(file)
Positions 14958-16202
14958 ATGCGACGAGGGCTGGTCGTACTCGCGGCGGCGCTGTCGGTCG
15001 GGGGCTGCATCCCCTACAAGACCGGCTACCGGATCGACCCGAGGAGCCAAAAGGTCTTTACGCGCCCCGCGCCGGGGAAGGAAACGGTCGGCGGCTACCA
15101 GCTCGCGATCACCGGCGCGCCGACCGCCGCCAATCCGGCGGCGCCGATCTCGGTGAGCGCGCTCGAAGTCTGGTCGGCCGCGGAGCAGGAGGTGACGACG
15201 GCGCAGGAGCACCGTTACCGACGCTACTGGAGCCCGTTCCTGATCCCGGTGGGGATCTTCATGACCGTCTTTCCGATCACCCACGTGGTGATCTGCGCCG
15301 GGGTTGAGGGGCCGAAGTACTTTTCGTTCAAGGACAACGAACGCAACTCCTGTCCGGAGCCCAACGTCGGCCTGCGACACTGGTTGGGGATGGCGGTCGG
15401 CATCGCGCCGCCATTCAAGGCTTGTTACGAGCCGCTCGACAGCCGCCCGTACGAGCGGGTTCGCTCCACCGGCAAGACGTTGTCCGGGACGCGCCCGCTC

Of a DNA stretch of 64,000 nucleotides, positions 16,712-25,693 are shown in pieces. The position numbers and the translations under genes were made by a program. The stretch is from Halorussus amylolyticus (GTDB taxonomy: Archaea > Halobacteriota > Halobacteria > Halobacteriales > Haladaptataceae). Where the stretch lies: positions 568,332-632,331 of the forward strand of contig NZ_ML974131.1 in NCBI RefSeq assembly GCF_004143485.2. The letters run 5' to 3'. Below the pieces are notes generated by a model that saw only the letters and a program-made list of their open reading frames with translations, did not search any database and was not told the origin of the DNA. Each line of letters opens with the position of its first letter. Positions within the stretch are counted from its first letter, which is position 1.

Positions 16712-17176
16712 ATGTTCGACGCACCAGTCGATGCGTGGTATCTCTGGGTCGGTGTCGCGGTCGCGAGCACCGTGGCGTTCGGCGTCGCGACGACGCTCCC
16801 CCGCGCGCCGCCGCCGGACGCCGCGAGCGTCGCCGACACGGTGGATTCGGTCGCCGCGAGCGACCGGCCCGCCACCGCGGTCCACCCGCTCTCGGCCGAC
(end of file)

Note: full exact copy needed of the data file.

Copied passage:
Positions 14958-16202
14958 ATGCGACGAGGGCTGGTCGTACTCGCGGCGGCGCTGTCGGTCG
15001 GGGGCTGCATCCCCTACAAGACCGGCTACCGGATCGACCCGAGGAGCCAAAAGGTCTTTACGCGCCCCGCGCCGGGGAAGGAAACGGTCGGCGGCTACCA
15101 GCTCGCGATCACCGGCGCGCCGACCGCCGCCAATCCGGCGGCGCCGATCTCGGTGAGCGCGCTCGAAGTCTGGTCGGCCGCGGAGCAGGAGGTGACGACG
15201 GCGCAGGAGCACCGTTACCGACGCTACTGGAGCCCGTTCCTGATCCCGGTGGGGATCTTCATGACCGTCTTTCCGATCACCCACGTGGTGATCTGCGCCG
15301 GGGTTGAGGGGCCGAAGTACTTTTCGTTCAAGGACAACGAACGCAACTCCTGTCCGGAGCCCAACGTCGGCCTGCGACACTGGTTGGGGATGGCGGTCGG
15401 CATCGCGCCGCCATTCAAGGCTTGTTACGAGCCGCTCGACAGCCGCCCGTACGAGCGGGTTCGCTCCACCGGCAAGACGTTGTCCGGGACGCGCCCGCTC

Of a DNA stretch of 64,000 nucleotides, positions 16,712-25,693 are shown in pieces. The position numbers and the translations under genes were made by a program. The stretch is from Halorussus amylolyticus (GTDB taxonomy: Archaea > Halobacteriota > Halobacteria > Halobacteriales > Haladaptataceae). Where the stretch lies: positions 568,332-632,331 of the forward strand of contig NZ_ML974131.1 in NCBI RefSeq assembly GCF_004143485.2. The letters run 5' to 3'. Below the pieces are notes generated by a model that saw only the letters and a program-made list of their open reading frames with translations, did not search any database and was not told the origin of the DNA. Each line of letters opens with the position of its first letter. Positions within the stretch are counted from its first letter, which is position 1.

Positions 16712-17176
16712 ATGTTCGACGCACCAGTCGATGCGTGGTATCTCTGGGTCGGTGTCGCGGTCGCGAGCACCGTGGCGTTCGGCGTCGCGACGACGCTCCC
16801 CCGCGCGCCGCCGCCGGACGCCGCGAGCGTCGCCGACACGGTGGATTCGGTCGCCGCGAGCGACCGGCCCGCCACCGCGGTCCACCCGCTCTCGGCCGAC